Ormenium (Ancient Greek: Ὀρμένιον) was a town of ancient Thessaly, mentioned in the Catalogue of Ships in Homer's Iliad, along with Hypereia and Asterium, as belonging to Eurypylus.[1] In Greek mythology, it was said to have been founded by Ormenus, the grandson of Aeolus, and was the birthplace of Phoenix (a grandson of Ormenus).[2] Strabo identifies this town with a place in Magnesia named Orminium, situated at the foot of Mt. Pelion near the Pagasaean Gulf, at the distance of 27 stadia from Demetrias, on the road passing through Iolcus, which was 7 stadia from Demetrias and 20 from Orminium.[3] William Martin Leake, however, observes that the Ormenium of Homer can hardly have been the same as the Orminium of Strabo, since it appears from the situation of Asterium that Eurypylus ruled over the plains of Thessaliotis, which are watered by the Apidanus and Enipeus.[4] The questioning of Strabo's equation of Ormenium with Orminium is still the norm among current scholars; some believing that, instead, Ormenium should be close to Pharsalus, in a Mycenaean site in modern Ktouri.[5] Some archaeologists have related it to the remains found on the Goritsa hill.[6] Others point to a site otherwise called Armenium at Petra.[7] While others leave the site as unlocated.[8]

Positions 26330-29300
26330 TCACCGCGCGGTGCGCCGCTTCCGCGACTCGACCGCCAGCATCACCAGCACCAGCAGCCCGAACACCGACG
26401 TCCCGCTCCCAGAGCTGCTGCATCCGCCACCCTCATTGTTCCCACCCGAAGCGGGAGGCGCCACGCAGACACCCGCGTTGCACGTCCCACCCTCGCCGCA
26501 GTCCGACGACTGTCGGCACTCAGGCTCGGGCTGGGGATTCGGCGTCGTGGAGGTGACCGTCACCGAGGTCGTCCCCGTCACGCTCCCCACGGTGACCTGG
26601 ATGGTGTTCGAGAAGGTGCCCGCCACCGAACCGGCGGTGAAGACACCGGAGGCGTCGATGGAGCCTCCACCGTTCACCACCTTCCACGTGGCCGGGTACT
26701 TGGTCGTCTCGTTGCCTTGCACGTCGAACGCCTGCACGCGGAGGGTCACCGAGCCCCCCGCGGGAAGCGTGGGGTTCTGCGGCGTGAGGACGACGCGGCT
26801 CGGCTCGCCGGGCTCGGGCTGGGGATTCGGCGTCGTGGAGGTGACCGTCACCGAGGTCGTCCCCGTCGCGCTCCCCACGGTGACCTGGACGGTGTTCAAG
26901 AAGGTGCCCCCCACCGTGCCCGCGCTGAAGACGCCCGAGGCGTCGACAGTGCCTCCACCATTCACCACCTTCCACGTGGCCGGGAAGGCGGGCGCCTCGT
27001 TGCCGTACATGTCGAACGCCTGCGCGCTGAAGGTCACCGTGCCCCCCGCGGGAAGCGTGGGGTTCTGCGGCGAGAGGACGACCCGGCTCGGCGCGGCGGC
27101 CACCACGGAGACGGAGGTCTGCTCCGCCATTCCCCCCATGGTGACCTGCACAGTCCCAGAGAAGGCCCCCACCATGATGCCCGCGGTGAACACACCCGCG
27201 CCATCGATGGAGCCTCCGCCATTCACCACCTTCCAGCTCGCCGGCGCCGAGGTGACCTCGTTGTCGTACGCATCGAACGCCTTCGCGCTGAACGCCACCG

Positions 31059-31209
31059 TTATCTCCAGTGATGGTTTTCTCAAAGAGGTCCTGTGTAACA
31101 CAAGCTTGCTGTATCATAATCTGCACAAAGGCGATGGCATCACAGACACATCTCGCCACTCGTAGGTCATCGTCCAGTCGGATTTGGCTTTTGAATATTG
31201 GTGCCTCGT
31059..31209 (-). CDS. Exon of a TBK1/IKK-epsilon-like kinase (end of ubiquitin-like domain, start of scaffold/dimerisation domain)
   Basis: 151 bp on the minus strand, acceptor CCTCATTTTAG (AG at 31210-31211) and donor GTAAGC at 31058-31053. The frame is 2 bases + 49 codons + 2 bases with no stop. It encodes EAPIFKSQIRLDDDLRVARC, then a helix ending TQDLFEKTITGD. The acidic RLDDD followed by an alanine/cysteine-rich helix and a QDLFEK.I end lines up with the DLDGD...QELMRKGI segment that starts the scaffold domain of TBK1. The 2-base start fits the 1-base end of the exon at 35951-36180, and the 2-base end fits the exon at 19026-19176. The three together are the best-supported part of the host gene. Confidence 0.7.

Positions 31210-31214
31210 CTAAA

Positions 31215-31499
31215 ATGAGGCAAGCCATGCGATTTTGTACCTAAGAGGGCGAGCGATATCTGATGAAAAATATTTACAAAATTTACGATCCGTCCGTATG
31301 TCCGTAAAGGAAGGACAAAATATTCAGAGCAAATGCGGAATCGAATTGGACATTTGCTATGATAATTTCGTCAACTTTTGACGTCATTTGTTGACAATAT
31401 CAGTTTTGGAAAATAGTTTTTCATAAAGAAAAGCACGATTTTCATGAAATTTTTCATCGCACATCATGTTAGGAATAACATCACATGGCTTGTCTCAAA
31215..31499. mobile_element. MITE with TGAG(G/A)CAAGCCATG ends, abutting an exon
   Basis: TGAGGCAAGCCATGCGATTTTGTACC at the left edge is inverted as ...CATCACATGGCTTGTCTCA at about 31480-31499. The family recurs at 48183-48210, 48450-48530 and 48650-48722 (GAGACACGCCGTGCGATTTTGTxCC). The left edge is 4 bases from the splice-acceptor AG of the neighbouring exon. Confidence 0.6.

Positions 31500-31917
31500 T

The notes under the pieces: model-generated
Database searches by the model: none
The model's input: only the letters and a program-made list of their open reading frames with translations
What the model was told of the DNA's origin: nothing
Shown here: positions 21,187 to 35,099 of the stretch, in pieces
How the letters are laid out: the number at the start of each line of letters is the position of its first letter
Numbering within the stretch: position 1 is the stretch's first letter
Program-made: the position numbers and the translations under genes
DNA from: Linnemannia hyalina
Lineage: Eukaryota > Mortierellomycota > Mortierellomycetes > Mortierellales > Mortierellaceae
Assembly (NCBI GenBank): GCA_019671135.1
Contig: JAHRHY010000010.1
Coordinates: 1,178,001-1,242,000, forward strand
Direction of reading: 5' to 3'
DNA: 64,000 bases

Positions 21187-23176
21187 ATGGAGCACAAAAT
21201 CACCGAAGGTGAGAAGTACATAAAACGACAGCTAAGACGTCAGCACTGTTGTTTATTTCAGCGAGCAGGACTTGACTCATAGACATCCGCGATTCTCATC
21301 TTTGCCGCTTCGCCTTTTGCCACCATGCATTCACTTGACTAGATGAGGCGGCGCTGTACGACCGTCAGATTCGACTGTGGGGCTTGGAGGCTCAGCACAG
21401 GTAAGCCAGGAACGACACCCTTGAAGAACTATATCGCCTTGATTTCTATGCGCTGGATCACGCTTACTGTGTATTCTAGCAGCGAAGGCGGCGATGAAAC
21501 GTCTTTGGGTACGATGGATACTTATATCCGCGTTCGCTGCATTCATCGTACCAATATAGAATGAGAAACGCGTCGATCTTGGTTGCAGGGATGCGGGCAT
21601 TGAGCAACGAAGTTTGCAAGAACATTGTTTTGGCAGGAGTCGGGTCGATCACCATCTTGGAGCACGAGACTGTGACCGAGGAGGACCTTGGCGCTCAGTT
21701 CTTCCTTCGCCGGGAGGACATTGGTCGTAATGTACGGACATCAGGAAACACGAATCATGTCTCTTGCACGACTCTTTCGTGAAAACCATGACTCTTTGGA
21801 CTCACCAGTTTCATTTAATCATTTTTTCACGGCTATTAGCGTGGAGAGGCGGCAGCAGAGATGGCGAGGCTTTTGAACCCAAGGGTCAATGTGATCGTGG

1. ^ Homer. Iliad. Vol. 2.734.
  2. ^ Demetr. Scepsius ap. Strabo. Geographica. Vol. 9.5.15, et seq. Page numbers refer to those of Isaac Casaubon's edition.
  3. ^ Strabo. Geographica. Vol. 9.5.15, 9.5.18. Page numbers refer to those of Isaac Casaubon's edition.
  4. ^ William Martin Leake, Northern Greece, vol. iv. p. 434, et seq.
  5. ^ Homero, Ilíada, edición de José García Blanco y Luis M. Macía Aparicio p.87, and accompanying note, Madrid: CSIC, 1991. (in Spanish)
  6. ^ Ministry Culture and Sports of Greece: Archaeological site of the hill of Goritsa. (in Greek)
  7. ^ Lund University. Digital Atlas of the Roman Empire.
  8. ^ Richard Talbert, ed. (2000). Barrington Atlas of the Greek and Roman World. Princeton University Press. p. 55, and directory notes accompanying.

  This article incorporates text from a publication now in the public domainSmith, William, ed. (1854–1857). "Ormenium". Dictionary of Greek and Roman Geography. London: John Murray.